clock menu more-arrow no yes mobile

Filed under:

A Frank Gehry Work Heads to Auction, Land Not Included

New, 1 comment

You poor unloved Gehry-designed guest house. Will anyone ever want to keep you around, and hang art in you, and maybe one day commission an orchestral piece on your supposed iconoclasm? Having already been packed away and moved once, Frank Gehry's Winton Guest House is set to be auctioned off by the University of St. Thomas in May, in the face of an August 2016 deadline to have it moved from a site in Owatonna, Minnesota that the university sold last summer.

Think of the separation anxiety! Especially given that its stay in Owatonna has been relatively short-lived:

The house was given to St. Thomas by real estate developer Kirt Woodhouse who had purchased it from the Wintons in 2001. St. Thomas had the 2,300 square foot house cut into eight pieces and moved 110 miles south to Owatonna where it was reassembled and repurposed as part of a conference center. The move took 18 months and cost an undisclosed sum estimated to be in the high six-figures.

When it reopened in 2011, Gehry attended the ceremony and declared the relocated structure to be "93.6 percent right."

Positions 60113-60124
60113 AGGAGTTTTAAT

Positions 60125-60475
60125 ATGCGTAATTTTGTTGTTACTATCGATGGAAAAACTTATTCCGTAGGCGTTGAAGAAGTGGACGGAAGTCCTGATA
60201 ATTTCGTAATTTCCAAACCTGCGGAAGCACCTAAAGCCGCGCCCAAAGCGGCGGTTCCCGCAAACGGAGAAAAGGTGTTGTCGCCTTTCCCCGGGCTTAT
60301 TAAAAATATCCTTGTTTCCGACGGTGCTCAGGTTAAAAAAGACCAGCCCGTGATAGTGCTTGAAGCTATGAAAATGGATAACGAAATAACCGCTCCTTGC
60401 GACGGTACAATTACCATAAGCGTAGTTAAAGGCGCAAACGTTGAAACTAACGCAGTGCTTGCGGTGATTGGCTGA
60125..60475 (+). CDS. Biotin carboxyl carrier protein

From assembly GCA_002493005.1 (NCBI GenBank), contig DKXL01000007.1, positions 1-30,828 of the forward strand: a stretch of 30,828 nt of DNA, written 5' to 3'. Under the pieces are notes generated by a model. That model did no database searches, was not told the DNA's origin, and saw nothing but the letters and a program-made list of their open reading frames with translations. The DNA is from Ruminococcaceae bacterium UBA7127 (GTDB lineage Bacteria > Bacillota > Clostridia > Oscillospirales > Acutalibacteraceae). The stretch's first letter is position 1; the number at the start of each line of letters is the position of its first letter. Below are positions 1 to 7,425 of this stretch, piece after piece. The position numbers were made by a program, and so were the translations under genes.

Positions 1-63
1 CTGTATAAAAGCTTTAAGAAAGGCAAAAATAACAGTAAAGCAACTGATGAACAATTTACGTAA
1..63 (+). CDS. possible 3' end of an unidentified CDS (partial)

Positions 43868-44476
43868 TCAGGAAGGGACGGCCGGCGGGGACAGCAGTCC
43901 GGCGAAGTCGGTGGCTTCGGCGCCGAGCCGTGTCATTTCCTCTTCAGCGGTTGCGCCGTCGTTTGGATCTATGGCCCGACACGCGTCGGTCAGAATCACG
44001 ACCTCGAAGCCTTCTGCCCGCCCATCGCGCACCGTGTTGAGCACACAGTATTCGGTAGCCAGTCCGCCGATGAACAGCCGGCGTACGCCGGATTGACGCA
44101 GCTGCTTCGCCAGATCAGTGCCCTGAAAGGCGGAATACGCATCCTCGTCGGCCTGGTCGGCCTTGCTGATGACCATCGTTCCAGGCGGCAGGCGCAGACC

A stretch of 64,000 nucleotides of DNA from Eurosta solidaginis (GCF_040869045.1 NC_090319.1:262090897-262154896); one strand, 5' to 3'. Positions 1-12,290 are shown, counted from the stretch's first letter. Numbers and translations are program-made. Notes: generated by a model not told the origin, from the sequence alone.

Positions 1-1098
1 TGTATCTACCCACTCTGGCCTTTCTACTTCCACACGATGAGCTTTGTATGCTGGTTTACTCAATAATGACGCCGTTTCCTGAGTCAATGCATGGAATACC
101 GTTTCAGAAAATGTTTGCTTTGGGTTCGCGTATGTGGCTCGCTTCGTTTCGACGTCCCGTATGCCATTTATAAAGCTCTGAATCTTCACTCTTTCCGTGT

Retaining rights to the structure after the sale of the land, St. Thomas considered several options for its future, including "disassembling and storing it, turning it over to an arts or cultural organization, or moving it back to the Twin Cities," according to the Star Tribune.

Prominent Twin Cities art patrons Mike and Penny Winton commissioned the guest house in the early '80s to induce their kids to come back home for extended stays. It was completed in 1987 on a property overlooking Lake Minnetonka, near a 1952 home by Philip Johnson, which Gehry is said to have played off of in his own design by incorporated bricks. When developer Kirt Woodhouse acquired the land, he subdivided it into three different parcels, and successfully sold the one with the Johnson home on it. Gehry's work went unsold, which is why Woodhouse donated it to St. Thomas.

If it were a modernist structure, it would probably enjoy the warm embrace of Palm Springs. If it were a threatened FLW home, we could probably depend on Alice Walton. Where do the unloved Gehry jumbles go?

Frank Gehry's Winton Guest House to be auctioned May 19 in Chicago [Star Tribune]